The city is also experiencing three major cultural trends at present: firstly, its street art has flourished, with more than 80 city laneways, buildings and walls now covered in visually captivating works (viewable on this interactive map). Secondly, its small bar scene has exploded. The city has embraced over 100 new openings since 2007, many of which champion the exquisite local, natural and organic wines of Western Australia such as New Normal, which opened 2017. Finally the city is experiencing a major hotel 'room boom'. Design-led luxury brand QT Hotels will open QT Perth mid-2018, The Westin will open an ambitious city hotel on April 27, the Hilton will open three DoubleTrees by 2019 and a Ritz Carlton will open in 2019 at the new Elizabeth Quay precinct.

The Intercontinental Perth also launched October 2017 with 300 pieces of commissioned art throughout public spaces and in guest rooms. Additionally the city is experiencing major urban redevelopment, with large-scale changes including the $100 million foreshore redevelopment of Scarborough Beach, a popular white-sand surf beach set to open in April. The new-look foreshore incorporates a beach pool, cafes, restaurants, kiosks, public art and a skate park. Yagan Square, opening early 2018, will connect Perth's city centre with the buzzing nightlife district of Northbridge. It will feature Aboriginal artworks, hospitality and retail outlets and gardens of native Australian wildflowers.

Wildlife without walls: the 'Un-zoo'
A new “cage-free” wildlife experience is set to open in late 2018 in western Sydney. The private $36 million Sydney Zoo will feature 30 animal exhibits. Visitors can view the native and exotic species from elevated boardwalks. The zoo signifies another major trend happening across Australia: wildlife experiences “without walls”, offered in intimate, natural and wild settings.

At the Tasmanian Devil Unzoo, an hour's drive from Hobart, guests can experience animals (such as Tasmanian devils, golden possums, kangaroos and eastern quolls) in natural habitats in which barriers are removed or concealed.

Other 'un-zoo' experiences are on offer at the world's largest open-range zoo, Monarto Zoo (near Adelaide), Werribee Open Range Zoo in Victoria and Taronga Western Plains Zoo in Dubbo.

New wildlife experiences in Australia can also be found at Wilsons Promontory, where Wildlife Coast Cruises has launched a new six-hour whale cruise departing from Port Welshpool. An additional cruise experience by award-winning operators Pennicott Wilderness Journeys will also commence tours to the area's colony of Australian Fur Seals, in the second half of 2018.

Finally a new industry collective, Australian Wildlife Journeys has been created to offer a one-stop shop for visitors who want to see Australia's extraordinary native animals in their natural habitat.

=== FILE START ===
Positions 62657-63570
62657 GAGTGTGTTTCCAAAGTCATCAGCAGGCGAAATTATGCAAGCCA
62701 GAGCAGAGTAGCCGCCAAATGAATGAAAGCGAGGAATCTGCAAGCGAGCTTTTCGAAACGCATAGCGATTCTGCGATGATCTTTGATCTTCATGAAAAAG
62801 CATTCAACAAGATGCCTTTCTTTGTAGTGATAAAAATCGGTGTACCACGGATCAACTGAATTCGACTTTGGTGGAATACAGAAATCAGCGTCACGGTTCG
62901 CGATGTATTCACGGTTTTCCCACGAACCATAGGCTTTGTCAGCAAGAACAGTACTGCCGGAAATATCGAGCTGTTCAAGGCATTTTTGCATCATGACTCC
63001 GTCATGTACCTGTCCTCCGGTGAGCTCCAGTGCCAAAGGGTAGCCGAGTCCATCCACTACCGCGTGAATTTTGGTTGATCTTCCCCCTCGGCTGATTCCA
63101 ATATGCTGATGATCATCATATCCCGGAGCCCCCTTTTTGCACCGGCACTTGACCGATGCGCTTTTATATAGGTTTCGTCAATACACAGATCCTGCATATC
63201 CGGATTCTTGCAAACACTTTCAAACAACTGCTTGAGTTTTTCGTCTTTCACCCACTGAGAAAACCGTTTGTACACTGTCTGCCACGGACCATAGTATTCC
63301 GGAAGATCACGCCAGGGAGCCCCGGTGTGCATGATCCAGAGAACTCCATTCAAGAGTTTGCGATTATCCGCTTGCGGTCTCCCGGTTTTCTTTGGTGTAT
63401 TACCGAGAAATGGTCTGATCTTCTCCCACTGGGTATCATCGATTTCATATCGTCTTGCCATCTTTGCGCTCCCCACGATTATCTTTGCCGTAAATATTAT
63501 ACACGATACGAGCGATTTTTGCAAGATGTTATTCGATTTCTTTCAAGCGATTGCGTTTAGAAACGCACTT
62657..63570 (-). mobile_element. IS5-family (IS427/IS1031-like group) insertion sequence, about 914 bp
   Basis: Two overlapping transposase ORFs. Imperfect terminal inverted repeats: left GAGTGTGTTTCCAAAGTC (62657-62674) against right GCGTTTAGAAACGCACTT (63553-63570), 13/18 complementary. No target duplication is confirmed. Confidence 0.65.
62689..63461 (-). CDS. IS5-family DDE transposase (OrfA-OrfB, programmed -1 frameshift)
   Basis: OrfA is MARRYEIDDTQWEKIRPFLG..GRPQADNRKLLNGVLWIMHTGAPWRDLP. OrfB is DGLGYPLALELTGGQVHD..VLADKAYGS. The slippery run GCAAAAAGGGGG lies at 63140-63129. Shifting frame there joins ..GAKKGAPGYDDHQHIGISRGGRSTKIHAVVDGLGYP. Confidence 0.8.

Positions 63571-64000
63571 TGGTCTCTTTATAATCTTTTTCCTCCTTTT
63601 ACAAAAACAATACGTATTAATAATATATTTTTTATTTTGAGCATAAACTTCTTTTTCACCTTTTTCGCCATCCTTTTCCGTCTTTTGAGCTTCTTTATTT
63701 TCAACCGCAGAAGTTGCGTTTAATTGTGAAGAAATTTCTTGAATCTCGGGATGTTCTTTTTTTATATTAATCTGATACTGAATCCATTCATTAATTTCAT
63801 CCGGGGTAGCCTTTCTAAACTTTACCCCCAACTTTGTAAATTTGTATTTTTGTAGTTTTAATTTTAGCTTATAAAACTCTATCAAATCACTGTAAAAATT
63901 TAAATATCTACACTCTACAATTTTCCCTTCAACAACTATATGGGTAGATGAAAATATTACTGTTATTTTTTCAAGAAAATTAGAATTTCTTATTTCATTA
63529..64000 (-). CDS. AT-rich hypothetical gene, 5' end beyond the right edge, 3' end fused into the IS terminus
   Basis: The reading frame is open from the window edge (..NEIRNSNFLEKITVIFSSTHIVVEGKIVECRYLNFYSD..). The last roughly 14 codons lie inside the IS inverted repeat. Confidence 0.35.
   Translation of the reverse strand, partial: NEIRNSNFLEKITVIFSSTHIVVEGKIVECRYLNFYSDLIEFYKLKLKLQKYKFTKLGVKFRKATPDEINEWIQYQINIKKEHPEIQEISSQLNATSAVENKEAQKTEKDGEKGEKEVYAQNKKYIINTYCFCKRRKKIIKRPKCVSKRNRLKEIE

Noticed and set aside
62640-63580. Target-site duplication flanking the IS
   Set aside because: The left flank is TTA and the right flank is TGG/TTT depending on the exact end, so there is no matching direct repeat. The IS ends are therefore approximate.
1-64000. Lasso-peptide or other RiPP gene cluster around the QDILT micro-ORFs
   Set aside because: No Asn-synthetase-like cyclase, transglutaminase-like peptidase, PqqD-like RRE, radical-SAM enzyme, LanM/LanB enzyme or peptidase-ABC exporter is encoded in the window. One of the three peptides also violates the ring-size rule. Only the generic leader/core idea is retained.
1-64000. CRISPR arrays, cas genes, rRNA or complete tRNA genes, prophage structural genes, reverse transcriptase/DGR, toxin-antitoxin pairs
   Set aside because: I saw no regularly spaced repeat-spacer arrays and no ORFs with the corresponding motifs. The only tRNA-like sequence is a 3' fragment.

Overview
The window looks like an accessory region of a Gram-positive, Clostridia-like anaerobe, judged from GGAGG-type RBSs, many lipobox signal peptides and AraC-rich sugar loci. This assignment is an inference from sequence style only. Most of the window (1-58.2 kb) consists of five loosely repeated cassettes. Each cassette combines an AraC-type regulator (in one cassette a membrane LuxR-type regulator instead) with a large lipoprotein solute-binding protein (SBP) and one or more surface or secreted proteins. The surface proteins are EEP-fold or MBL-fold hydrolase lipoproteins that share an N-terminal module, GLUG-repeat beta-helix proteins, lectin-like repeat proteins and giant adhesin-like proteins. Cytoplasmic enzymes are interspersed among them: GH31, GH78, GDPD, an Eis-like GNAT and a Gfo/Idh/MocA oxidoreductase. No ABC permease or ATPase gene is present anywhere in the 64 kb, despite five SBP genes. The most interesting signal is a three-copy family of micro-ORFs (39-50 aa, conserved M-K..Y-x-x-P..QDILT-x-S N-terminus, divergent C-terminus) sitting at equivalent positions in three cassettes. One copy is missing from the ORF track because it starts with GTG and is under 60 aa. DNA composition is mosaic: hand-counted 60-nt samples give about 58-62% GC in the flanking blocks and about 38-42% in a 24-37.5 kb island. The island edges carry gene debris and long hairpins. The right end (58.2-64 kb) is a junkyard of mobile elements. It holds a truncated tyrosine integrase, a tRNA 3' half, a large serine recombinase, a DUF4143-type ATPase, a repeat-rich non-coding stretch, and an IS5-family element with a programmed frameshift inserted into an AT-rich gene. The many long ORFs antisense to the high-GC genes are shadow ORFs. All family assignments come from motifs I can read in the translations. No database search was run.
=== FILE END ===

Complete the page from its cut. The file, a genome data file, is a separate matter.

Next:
The Great Barrier Reef's Great Eight
Africa might be home to the Big Five but Queensland's Great Barrier Reef now boasts The Great Eight – a list of weird and wonderful marine creatures to tick off while on an underwater safari. Making the list is the clownfish, giant clam, manta rays, Maori wrasse, potato cod, sharks, turtles and whales.

Seeing clams and clownfish can be as easy as taking a day trip out to Green Island off Cairns. Port Douglas-based vessel Silversonic offers trips that may include swimming with dwarf minke whales. Lady Elliot Island, in the Southern Great Barrier Reef near Bundaberg, is known as the home of the manta ray.

Reefworld, a pontoon permanently moored at Hardy Reef in the outer reef near the Whitsunday Islands, offers guided diving and snorkelling trips that offer easy viewing of charismatic Maori wrasse. Landlubbers can see turtles nesting, and baby turtles hatching, at Mon Repos on the mainland near Bundaberg.

The complete Great Eight can be experienced in the Southern Great Barrier Reef region, including the iconic manta ray experience at Lady Elliott Island. Many of the Great Eight, including sharks, are also in residence at the brand new, multi-million dollar Cairns Aquarium that opened in September, 2017. The attraction includes a deep-reef exhibit, 10 eco-systems and 71 habitats.

The world's new mountain biking destination
The international mountain-biking community has begun to pay serious attention to Australia, which has a series of new, world-class riding experiences. At the tiny village of Derby, in Tasmania's picturesque north-east, visitors will find the newly opened Blue Derby network – more than 100km (60 miles) of biking tracks that weave through eucalypt forests and bushland, past majestic tree ferns, rivers and gorges. There's a trail for everyone, from beginners through to pros (300 riders descended on Derby for a round of the prestigious Enduro World Series in early 2017).

Want a guided, luxury exploration of the network? The Blue Derby Pods Ride includes chef-prepared meals and sleeping in treehouse-like pods. In the state's Derwent Valley near Hobart, Maydena Bike Park – designed and built by Dirt Art, also involved in creating the course for the Gold Coast Commonwealth Games and the Thredbo Valley Track through the back country of the Snowy Mountains - is set to open on 26 January, 2018.

Additionally, Canberra's mountain biking mecca, Stromlo Forest Park this year unveiled another addition to their Vapour Trail Network – the black diamond G Lock run. The international mountain-biking community is also keeping an eye on Tropical North Queensland where a major MTB event is slated for 2018 (more info to come). The region is already home to 7000km (4350 miles) of mountain-bike trails; plans to build a stunning 60km (37 miles) biking and hiking trail between Port Douglas and Palm Cove are also in the works. The Wangetti Trail will run parallel to the Captain Cook Highway, showcasing the region's scenic beauty.